The art of the anomaly
When Greg Metz was first approached to do a statement piece about animal testing and vivisection, he declined.
The political artist had just gained notoriety—and some death threats—after producing his Reagan’s Temple of Doom, a rolling sculpture featuring a meld between Ronald Reagan and a monkey-like creature surrounded by monsters. The work, made in 1984, featured signs that read “Republican platform” and “Ride at your own risk.”
Greg suddenly knew what it meant to be a political artist. He describes finding this sense of being able to make a real difference and impact with his art.
“Instead of just being part of the babble, you have presented a new way of encounter,” he says. “It was an empowering sense that your creative voice could affect the dialogue.”
Greg didn’t want to get involved in the new topic. He then believed in the experimentation of animals for the sake of humans, he says, and had never looked into it.
The friend offered to send some tapes of what that entailed. One day, Greg watched one of the tapes featuring a research laboratory.
“I was in shock,” he says. “I said, ‘Okay. Yeah. This is an injustice.’”
The result was Dr. Caligari’s Arc, a big boat with sculpture representing experiments done on animals in the name of medicine. The arc was christened the “USS Vivisector,” and went to Los Angeles. The Los Angeles Times described it as a “grotesque exaggeration of this nightmare menagerie.”
The boat then went to Washington, D.C., Greg says he was working with People for the Ethical Treatment of Animals (PETA), then a little-known organization. Members handed out literature. Passers-by took photos. Some families whisked their children away or walked by blocking their vision with newspapers, he says. Other families took their children through each part of the boat.
“I called it an attractive nuisance,” Greg says.
He remembers good conversations started by the piece, some very heated. He was interested in hearing what everyone thought.
“It wasn’t for me to didactically explain what was going on as much as to just get people’s opinions and ideas and create conversation,” he says. “Controversial art can be a conversation starter. It can initiate dialogues that might otherwise not happen.”
But art doesn’t have to be controversial, he says.
“It does have to be a curiosity and an anomaly. Like, ‘What is that? Where did that come from? What does that mean?’”
Since this inauguration into public art, Greg has worked to advance the presence of “plop art,” or public art. He’s worked with the City of Dallas on its revitalization master plan to have a percentage for the arts program. He played a role in developing the Trans.lation market that would engage inclusion and diversity in Vickery Meadow.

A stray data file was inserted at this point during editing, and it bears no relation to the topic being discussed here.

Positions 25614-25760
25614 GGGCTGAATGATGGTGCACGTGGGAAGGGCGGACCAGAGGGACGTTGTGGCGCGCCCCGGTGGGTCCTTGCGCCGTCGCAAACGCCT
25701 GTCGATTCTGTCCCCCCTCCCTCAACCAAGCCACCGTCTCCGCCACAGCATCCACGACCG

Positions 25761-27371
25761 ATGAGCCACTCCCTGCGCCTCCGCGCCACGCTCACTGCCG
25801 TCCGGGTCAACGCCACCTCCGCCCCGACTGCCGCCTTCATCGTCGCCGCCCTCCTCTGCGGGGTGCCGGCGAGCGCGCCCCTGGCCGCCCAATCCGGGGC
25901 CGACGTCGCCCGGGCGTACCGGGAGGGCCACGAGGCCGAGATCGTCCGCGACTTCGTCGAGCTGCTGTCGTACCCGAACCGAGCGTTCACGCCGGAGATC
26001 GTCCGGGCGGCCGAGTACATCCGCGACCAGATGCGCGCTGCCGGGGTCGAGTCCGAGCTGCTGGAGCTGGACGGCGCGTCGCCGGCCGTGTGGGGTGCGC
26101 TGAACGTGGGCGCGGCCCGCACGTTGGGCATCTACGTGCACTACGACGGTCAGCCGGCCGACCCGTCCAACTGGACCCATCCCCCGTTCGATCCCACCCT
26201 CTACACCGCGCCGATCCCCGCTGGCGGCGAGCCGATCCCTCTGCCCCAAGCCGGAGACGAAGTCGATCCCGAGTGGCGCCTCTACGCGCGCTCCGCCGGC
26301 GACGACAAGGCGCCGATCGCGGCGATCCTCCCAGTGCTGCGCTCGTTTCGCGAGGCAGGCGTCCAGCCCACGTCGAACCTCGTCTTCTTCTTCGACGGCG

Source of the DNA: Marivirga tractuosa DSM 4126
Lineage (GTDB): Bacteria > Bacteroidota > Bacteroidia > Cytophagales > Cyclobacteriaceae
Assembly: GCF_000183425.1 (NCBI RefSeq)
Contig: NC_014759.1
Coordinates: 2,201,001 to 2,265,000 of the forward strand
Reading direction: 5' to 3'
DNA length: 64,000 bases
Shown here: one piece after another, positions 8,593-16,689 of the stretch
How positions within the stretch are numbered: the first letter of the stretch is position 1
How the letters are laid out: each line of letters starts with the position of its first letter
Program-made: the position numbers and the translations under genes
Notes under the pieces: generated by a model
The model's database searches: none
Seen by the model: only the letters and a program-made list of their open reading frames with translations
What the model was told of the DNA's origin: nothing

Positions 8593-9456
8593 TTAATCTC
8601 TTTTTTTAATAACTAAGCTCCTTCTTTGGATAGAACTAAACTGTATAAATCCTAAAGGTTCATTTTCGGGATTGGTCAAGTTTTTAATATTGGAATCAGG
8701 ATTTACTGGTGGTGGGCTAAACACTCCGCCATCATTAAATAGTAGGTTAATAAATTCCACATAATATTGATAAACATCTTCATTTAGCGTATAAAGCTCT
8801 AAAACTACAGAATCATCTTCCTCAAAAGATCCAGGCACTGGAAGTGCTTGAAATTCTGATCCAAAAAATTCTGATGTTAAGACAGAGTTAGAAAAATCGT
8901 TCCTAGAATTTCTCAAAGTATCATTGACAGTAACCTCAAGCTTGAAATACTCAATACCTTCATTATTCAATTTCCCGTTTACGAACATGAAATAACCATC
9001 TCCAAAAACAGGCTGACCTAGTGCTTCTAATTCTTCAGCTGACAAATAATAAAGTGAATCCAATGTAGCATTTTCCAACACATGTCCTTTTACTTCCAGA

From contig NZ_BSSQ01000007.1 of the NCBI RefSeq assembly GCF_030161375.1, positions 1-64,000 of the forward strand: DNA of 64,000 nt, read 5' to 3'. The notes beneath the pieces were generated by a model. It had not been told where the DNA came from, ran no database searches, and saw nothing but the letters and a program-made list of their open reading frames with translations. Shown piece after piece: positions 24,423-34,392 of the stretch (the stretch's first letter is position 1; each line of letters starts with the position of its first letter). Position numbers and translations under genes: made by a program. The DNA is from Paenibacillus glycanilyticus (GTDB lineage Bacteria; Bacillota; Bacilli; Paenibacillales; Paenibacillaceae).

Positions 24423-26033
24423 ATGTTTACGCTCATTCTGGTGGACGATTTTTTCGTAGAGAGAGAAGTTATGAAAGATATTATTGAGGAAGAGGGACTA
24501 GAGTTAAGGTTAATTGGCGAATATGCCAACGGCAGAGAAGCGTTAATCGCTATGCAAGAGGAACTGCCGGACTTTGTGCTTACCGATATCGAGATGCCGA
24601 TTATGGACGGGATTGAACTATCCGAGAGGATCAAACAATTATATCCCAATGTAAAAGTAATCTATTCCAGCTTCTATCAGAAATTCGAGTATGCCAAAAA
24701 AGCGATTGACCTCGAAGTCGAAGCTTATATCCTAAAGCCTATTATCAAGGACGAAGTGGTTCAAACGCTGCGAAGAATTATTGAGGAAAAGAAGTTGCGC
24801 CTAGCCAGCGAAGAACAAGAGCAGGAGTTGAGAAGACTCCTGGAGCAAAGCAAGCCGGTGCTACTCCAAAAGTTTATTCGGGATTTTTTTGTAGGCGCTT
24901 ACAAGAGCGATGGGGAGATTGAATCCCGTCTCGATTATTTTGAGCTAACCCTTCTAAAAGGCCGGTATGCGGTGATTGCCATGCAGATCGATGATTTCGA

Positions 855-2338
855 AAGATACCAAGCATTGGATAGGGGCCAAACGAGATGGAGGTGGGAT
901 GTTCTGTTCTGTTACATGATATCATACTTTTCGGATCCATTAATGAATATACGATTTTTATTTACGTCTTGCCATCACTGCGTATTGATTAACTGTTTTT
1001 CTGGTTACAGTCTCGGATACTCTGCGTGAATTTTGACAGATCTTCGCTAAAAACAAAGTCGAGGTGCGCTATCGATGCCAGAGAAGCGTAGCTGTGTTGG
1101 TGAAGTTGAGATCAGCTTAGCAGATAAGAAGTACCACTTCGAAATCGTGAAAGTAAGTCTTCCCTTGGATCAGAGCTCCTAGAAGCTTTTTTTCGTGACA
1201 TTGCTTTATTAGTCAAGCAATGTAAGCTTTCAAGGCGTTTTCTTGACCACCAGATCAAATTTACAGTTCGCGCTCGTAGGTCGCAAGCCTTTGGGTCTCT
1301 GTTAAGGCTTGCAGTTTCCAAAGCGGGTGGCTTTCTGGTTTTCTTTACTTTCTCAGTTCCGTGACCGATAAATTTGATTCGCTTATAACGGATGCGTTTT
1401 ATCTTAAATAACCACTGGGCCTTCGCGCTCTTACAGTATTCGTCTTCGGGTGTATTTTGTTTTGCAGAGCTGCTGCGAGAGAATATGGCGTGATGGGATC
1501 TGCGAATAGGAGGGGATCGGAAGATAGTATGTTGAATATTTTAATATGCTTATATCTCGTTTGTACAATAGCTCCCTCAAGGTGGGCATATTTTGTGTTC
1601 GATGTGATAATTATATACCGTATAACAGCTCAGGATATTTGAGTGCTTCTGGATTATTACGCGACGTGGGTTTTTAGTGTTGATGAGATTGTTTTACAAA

Working on projects like this engages the community in the art and what it stands for.
“You’re engaged in a new thought process which is going out into the community, working with the community to understand what kind of work would benefit their interest and their cause and enliven their lives. And to upgrade the identity of their community,” Metz says.
Art is playing a more active role than ever before, he says.
But there’s a need to balance engaging the community and calling it out. Sometimes the public doesn’t want to hear what may be considered truthful in its portrayal, he says, and what stands as truth to the community rests on who gets to tell the story.
“Time usually decides that,” Metz says.
When words fail
Many developed areas have a strong art scene. Each has its own flavor of expression that reflects the issues and cultures that defined its past and drive its present. A city full of many minds is accustomed to the myriad of ways residents choose to depict any topic.
The Impressionists shocked the renowned Parisian art community by depicting hazy enchantments of the then-modern industrial ships and bridges that characterized a changing city. Some preferred to stick to the realist works of the past. Others embraced an appreciation of the times they lived in. Those artists were part of a continuing process of reflection on growth that has repeated itself every time a community grappled with change.
In DFW, our controversies will come as everyone disagrees over how to handle a metroplex experiencing growing pains. But perhaps that controversy could be an impetus to turn our heads to a growing community of local artists who can speak to us when words fail.